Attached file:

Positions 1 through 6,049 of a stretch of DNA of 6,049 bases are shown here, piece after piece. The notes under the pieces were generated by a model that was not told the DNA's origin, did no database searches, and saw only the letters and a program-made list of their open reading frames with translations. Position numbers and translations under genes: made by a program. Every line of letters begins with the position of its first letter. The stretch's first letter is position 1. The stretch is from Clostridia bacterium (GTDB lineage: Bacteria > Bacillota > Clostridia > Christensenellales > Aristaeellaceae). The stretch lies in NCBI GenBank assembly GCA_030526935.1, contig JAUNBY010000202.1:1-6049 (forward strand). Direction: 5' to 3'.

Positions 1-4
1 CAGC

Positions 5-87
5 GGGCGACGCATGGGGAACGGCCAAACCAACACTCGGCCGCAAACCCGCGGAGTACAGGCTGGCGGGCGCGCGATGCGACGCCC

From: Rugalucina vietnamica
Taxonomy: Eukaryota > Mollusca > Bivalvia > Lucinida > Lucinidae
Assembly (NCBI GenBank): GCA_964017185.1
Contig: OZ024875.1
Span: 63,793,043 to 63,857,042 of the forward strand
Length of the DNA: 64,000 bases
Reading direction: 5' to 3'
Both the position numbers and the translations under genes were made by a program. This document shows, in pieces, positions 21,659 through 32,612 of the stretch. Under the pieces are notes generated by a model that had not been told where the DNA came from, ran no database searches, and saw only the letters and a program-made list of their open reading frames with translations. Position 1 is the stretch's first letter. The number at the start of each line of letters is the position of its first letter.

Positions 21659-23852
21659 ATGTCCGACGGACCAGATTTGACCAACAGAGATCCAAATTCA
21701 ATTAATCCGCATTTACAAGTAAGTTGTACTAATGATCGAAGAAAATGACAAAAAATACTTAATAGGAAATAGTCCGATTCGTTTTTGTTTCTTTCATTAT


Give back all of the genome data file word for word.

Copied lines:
Positions 1 through 6,049 of a stretch of DNA of 6,049 bases are shown here, piece after piece. The notes under the pieces were generated by a model that was not told the DNA's origin, did no database searches, and saw only the letters and a program-made list of their open reading frames with translations. Position numbers and translations under genes: made by a program. Every line of letters begins with the position of its first letter. The stretch's first letter is position 1. The stretch is from Clostridia bacterium (GTDB lineage: Bacteria > Bacillota > Clostridia > Christensenellales > Aristaeellaceae). The stretch lies in NCBI GenBank assembly GCA_030526935.1, contig JAUNBY010000202.1:1-6049 (forward strand). Direction: 5' to 3'.

Positions 1-4
1 CAGC

Positions 5-87
5 GGGCGACGCATGGGGAACGGCCAAACCAACACTCGGCCGCAAACCCGCGGAGTACAGGCTGGCGGGCGCGCGATGCGACGCCC

From: Rugalucina vietnamica
Taxonomy: Eukaryota > Mollusca > Bivalvia > Lucinida > Lucinidae
Assembly (NCBI GenBank): GCA_964017185.1
Contig: OZ024875.1
Span: 63,793,043 to 63,857,042 of the forward strand
Length of the DNA: 64,000 bases
Reading direction: 5' to 3'
Both the position numbers and the translations under genes were made by a program. This document shows, in pieces, positions 21,659 through 32,612 of the stretch. Under the pieces are notes generated by a model that had not been told where the DNA came from, ran no database searches, and saw only the letters and a program-made list of their open reading frames with translations. Position 1 is the stretch's first letter. The number at the start of each line of letters is the position of its first letter.

Positions 21659-23852
21659 ATGTCCGACGGACCAGATTTGACCAACAGAGATCCAAATTCA
21701 ATTAATCCGCATTTACAAGTAAGTTGTACTAATGATCGAAGAAAATGACAAAAAATACTTAATAGGAAATAGTCCGATTCGTTTTTGTTTCTTTCATTAT